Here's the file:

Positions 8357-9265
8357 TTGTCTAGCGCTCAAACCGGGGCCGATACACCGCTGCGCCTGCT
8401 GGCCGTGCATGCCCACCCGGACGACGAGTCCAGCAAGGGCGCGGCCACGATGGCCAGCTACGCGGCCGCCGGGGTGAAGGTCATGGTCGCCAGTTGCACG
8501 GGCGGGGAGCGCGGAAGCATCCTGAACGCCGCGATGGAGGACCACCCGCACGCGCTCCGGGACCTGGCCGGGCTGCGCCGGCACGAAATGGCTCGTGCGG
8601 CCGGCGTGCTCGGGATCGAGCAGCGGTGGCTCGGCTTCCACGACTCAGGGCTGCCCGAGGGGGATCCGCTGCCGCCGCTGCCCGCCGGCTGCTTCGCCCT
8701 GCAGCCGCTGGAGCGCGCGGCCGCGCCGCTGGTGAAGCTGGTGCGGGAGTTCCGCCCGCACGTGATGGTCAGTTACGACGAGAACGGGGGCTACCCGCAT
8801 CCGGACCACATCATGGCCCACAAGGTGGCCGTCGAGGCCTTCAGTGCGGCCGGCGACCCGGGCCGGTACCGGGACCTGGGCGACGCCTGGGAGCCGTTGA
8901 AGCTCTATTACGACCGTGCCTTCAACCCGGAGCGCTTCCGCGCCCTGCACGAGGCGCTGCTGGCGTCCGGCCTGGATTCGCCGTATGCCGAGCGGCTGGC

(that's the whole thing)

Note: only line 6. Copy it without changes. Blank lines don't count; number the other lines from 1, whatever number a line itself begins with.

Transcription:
8701 GCAGCCGCTGGAGCGCGCGGCCGCGCCGCTGGTGAAGCTGGTGCGGGAGTTCCGCCCGCACGTGATGGTCAGTTACGACGAGAACGGGGGCTACCCGCAT